This article was first published in the Business Day on 10 February 2023.
SPAR Group’s upcoming annual general meeting (AGM) will be closely watched by an unusually wide array of stakeholders. Those with some financial exposure, like shareholders, employees, independent retailers and wholesalers, will want clarity on recent serious allegations – including of creative accounting and discrimination – as well as an indication that the board has a persuasive plan to address these concerning issues. Its customers may also be looking for more reassurance than former CEO Brett Botten presented in a video on the group’s homepage that the future of this significant retailer is in good hands.
It is disappointing that, yet again, South Africa’s large, well-resourced, institutional shareholders appear to have taken little action to address obvious governance concerns at a major JSE-listed company. This approach encourages the cynical view that governance is nothing more than a tick-box exercise that all too frequently ends up sheltering corporate executives and their complicit investors from responsibility.
This approach not only threatens the long-term value of investments, but understandably encourages cynicism about the value of shareholder capitalism. While engaging behind closed doors holds some value, it is time our institutional investors demonstrated a willingness for more robust and transparent engagement in their role as custodians of much of the country’s wealth.
Urgent departures of senior board members
That the situation at SPAR required the board’s two most senior individuals – Graham O’Connor, chairman and CEO Brett Botten – to leave, lends support to allegations of broad corporate governance failure over a sustained period. Those departures should be welcomed, as should the appointment of three new directors.
The urgent circumstances for the new board members’ introduction suggest that the group had done very little succession planning. Mike Bosman’s appointment as executive chairman (and interim CEO), albeit for a limited three-month period, is potentially problematic (but probably unavoidable in this context of inadequate planning).
This starkly demonstrates how important it is for companies not only to undertake meaningful succession planning, but to provide evidence of this – if for no other reason than to assure shareholders that neither the board, nor the company, has been captured by a few key individuals.
Poor disclosures limit accountability
Another critical governance issue recently highlighted is the group’s poor quality of stakeholder communication. While this has improved in recent weeks, it remains unclear from any of SPAR’s SENS announcements, what the precise nature is of the activities requiring the departure of the chair and CEO. The only details provided relate to three “irregular” loans totaling R11m that were made five years ago.
Not only does poor quality disclosure create an enabling environment for low accountability, but it defeats the purpose of integrated reporting: to provide company stakeholders with relevant, material information to understand the business.
Concerningly, SPAR’s reporting suite provides no information about the front-end consumer-facing store workers. A detailed breakdown of store employees’ headcount by employee status (i.e., percentage of full-time, part-time, and fixed-term contract workers) and the disclosure of their hourly wage, would shed light on job security. It would also enable stakeholders to assess whether executives are remunerated fairly and responsibly in the context of overall employees’ remuneration, as per the JSE Listings Requirements. In fact, SPAR committed at its 2022 AGM to disclose the wages of its lowest-paid workers, but has not done so. Transparency about wage differentials is crucial to addressing the severe income inequality in South Africa’s labour markets.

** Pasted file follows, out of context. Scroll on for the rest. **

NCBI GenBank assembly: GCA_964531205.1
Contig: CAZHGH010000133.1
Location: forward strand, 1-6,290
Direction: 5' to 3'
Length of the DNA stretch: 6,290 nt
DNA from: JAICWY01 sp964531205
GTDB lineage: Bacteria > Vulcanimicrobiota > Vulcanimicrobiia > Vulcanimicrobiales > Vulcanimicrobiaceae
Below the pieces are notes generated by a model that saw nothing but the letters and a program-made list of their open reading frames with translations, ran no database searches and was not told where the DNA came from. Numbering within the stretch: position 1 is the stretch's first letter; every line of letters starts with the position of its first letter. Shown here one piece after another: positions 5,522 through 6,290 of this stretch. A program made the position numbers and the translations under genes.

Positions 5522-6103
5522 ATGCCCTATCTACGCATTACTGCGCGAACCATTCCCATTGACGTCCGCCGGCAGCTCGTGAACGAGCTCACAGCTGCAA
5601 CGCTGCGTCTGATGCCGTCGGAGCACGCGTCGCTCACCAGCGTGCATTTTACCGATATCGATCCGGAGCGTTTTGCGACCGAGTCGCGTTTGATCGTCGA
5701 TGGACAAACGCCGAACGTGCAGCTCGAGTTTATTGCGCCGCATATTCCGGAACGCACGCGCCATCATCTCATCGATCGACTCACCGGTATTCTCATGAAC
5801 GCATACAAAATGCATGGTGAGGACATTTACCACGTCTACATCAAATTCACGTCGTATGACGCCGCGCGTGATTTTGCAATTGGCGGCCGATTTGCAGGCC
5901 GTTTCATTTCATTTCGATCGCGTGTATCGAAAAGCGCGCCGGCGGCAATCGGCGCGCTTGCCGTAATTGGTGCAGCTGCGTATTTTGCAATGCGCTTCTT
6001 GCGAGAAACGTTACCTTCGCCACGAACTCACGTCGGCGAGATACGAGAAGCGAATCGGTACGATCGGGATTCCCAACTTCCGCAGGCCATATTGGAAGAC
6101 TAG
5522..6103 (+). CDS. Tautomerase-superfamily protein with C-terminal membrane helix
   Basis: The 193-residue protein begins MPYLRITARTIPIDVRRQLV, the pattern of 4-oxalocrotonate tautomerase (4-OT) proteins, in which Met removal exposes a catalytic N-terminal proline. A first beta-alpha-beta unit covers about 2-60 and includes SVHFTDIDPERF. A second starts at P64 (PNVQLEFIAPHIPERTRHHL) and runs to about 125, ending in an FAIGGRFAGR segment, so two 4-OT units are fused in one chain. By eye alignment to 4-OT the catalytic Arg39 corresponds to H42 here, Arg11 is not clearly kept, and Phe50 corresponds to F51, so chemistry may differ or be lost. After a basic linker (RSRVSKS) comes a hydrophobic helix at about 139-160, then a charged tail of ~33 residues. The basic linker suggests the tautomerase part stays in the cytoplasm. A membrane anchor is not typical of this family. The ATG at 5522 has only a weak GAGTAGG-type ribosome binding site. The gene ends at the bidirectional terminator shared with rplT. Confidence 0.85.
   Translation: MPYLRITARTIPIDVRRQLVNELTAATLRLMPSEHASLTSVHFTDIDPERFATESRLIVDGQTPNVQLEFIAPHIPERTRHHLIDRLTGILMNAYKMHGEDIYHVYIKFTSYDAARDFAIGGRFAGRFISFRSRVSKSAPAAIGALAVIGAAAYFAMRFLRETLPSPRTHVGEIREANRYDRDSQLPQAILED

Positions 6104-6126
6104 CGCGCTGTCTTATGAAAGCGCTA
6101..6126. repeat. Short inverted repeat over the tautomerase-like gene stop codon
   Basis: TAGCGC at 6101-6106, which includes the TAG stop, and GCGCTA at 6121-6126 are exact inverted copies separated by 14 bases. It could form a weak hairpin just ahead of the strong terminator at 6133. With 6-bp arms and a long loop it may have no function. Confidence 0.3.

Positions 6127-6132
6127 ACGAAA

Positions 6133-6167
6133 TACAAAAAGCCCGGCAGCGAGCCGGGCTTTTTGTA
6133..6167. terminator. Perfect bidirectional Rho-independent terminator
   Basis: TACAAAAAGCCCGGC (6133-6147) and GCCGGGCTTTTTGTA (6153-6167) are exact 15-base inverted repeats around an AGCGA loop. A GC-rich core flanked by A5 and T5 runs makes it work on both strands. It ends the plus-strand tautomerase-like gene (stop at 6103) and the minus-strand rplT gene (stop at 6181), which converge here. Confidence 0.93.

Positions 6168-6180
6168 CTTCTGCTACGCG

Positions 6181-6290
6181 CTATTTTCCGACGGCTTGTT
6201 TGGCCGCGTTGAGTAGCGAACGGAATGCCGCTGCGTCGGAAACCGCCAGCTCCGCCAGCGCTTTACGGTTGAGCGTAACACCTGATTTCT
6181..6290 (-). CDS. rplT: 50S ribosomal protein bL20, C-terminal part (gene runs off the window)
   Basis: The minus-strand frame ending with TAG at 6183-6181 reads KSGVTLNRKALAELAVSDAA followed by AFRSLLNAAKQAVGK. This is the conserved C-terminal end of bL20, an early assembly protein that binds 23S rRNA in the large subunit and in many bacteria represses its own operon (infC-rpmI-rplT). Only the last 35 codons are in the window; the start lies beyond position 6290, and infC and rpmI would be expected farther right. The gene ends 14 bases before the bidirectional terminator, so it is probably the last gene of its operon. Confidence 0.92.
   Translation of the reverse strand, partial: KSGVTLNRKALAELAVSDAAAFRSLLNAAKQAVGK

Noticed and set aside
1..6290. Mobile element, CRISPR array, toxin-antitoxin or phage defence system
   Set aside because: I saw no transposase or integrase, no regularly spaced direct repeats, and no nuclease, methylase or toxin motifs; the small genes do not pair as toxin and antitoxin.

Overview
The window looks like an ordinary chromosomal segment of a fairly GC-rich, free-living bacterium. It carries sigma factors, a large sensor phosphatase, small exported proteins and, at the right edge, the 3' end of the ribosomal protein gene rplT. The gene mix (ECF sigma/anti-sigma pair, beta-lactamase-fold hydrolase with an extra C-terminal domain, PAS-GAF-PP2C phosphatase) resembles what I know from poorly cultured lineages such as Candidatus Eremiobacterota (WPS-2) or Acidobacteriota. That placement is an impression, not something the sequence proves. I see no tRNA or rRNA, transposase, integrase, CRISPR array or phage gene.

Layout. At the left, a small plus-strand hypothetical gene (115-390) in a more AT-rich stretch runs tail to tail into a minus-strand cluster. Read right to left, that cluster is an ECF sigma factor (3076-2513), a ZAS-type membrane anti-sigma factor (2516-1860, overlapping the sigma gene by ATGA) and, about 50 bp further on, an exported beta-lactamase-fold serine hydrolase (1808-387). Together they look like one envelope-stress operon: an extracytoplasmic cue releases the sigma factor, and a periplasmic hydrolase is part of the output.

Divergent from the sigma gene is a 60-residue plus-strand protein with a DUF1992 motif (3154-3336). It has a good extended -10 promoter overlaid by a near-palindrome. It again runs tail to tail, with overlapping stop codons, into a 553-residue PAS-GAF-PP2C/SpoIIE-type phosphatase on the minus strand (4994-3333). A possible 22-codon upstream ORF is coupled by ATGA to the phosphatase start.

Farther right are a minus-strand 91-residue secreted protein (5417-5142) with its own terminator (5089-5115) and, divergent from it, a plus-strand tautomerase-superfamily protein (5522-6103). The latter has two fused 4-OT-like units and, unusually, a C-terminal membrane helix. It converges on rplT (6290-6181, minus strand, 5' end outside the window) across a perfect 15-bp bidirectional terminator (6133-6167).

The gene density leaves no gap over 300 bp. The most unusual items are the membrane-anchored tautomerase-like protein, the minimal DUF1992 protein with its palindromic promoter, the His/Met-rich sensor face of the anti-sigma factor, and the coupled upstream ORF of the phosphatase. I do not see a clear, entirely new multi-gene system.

Too many hats
In his role as executive chairman of a beleaguered group, Bosman is heading into entirely new territory. While it is encouraging that Bosman has resigned from one of his directorships (AVI), he may still be over-committed to devote the time, energy and focus clearly needed in this new position. He remains on the Spur, MTN and EOH boards – substantial JSE-listed entities with their own challenges, each needing time and energy from all their directors to ensure effective governance oversight. Bosman is also a non-executive chairman of Vinimark Trading, South Africa’s largest independent wine distribution company.
Similarly, group company secretary, Kevin O’Brien, holds the position of Chief Sustainability Officer and Chief ESG Officer (the distinction between these roles is not entirely clear), and according to CIPC, is company secretary for both the SPAR Guild and Build It Guild of Southern African. These are all demanding roles and call into question the board’s stated commitments to sustainability, ESG and the management of climate risk.
Stakeholders are watching
Bosman, in his first public address as SPAR group chair, has an important opportunity at the upcoming AGM, to clarify the extent of SPAR’s challenges – including those that have received extensive media exposure, but have not yet been openly addressed by the board. While full disclosure might not be appropriate at this stage, it will be disappointing if Bosman fails to adequately address the issues and leaves stakeholders at the mercy of the rumours and speculation that have swept through the market in recent months.
The coming months will be vital for SPAR. It should expect many stakeholders to watch the AGM very closely, and whomever is appointed as the incoming CEO will equally be under close scrutiny. Institutional investors, in particular, should also pay careful attention.